I was very excited about this online reading project and spent days trying to decide which book to begin reading first. As the mother of four children, I have read bits and pieces and chapters of many of these award-winning books. Working in a Curriculum Materials Library at a University, I have easy access to all of them. So I remained undecided for weeks.
Then one of my daily patrons returned Strawberry Girl because she just did not think she could complete it for her Elementary Education class project because of the dialect used by the characters. I was intrigued. So the decision was made and I began to read. Unlike other librarians, I love to write notes in my personal books, but I was using the library copy and got my paper and pencil ready to jot down notes about my favorite lines or passages. The dialect did not bother me at all, but I must admit that no one passage struck me as note worthy. This disappointed me a bit.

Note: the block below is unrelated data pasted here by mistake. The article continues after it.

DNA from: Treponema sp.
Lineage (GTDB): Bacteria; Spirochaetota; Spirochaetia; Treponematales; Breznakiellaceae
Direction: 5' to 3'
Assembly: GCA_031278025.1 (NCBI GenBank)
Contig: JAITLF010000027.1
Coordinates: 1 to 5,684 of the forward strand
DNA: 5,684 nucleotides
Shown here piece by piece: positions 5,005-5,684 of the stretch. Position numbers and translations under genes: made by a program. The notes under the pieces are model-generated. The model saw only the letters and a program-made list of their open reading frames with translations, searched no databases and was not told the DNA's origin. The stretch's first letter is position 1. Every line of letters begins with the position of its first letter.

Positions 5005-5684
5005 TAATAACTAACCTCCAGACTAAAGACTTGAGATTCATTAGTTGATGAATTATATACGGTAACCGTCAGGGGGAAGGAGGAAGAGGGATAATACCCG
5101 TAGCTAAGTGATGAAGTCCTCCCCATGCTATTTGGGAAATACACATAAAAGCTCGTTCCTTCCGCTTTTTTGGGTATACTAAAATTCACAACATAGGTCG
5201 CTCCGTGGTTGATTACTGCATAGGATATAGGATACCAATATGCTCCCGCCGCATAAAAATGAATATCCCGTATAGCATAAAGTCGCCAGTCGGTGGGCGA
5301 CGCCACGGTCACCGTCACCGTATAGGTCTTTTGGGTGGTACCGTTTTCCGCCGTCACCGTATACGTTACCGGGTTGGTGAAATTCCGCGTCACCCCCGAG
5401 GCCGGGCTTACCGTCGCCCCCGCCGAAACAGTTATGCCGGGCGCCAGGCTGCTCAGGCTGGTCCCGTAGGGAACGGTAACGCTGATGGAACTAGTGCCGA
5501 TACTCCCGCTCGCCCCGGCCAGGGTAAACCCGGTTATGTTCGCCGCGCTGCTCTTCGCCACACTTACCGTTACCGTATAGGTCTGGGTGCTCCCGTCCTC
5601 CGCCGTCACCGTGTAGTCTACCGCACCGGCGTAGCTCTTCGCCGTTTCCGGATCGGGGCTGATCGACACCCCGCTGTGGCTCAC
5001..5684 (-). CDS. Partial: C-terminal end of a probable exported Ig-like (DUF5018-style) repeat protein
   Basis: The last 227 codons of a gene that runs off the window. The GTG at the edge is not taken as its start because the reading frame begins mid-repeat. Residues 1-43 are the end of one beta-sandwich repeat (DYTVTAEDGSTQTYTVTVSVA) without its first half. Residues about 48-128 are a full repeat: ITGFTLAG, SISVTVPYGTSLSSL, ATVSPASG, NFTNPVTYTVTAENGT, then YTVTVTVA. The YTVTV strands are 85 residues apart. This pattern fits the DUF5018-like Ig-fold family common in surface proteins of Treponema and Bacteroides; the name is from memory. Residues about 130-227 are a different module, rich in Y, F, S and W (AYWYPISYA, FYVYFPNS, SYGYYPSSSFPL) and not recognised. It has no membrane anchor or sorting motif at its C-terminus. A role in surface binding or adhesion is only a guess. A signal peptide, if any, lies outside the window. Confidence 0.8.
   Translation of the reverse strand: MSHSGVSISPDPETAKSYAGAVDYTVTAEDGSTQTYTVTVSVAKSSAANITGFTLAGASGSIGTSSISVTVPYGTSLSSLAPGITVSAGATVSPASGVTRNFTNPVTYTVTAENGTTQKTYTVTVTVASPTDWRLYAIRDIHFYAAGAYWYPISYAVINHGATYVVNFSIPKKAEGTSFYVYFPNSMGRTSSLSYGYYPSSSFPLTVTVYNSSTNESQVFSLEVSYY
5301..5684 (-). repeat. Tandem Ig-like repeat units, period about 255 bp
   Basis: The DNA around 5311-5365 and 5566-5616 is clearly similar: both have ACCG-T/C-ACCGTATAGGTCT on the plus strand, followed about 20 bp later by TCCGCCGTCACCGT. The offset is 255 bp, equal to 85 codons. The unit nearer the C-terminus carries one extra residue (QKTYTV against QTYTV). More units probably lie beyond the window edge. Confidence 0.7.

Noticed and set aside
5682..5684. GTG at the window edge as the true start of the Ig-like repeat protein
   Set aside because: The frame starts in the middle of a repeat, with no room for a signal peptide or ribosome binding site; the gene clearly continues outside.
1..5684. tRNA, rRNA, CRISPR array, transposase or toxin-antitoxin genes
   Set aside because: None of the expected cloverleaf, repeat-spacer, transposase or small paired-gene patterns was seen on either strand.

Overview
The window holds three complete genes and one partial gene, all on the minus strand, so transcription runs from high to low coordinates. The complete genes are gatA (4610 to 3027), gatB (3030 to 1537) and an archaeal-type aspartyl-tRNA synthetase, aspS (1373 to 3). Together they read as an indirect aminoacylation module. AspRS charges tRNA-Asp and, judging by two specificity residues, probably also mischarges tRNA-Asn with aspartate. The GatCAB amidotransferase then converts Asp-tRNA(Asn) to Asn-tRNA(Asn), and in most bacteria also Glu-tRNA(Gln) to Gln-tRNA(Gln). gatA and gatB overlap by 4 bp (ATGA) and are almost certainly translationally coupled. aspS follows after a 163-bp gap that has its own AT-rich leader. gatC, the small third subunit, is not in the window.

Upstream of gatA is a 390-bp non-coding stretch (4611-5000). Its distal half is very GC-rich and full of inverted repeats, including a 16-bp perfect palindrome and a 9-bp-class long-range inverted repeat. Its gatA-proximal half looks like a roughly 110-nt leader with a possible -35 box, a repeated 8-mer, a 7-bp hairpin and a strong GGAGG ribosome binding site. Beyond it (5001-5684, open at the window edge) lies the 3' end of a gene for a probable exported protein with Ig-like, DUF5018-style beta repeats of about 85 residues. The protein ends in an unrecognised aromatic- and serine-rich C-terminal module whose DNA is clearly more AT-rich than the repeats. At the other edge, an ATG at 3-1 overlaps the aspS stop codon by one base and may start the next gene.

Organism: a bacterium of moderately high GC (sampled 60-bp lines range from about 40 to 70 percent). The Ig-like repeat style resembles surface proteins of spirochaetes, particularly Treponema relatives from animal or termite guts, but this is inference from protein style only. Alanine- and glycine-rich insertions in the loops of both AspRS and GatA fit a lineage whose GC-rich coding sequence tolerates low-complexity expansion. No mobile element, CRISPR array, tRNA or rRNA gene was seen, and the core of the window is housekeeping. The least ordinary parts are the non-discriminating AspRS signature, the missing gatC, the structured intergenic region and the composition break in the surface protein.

Ever optimistc, I tried to think of the time when the book was written and find some connection to my own life. I was raised in Florida, but my family's roots are in rural Tennessee. My mother was a sharecropper during the 1930s and in many ways, this was the lens through which I read this book. My mother's family was very poor, but they found joy in many aspects of their lives. The children only went to school when all of the work was done and never went when there was cotton to be picked. Even so, they all graduated from high school and some graduated from college. Family and friends meant everything to these Tennessee rural folk, but feuds ran deep.
Published in 1945, I think this book might have resonated with some children. But in today's world, I am not so sure. I did not dislike this book, and was rather charmed by the dialect, but did not find it remarkable.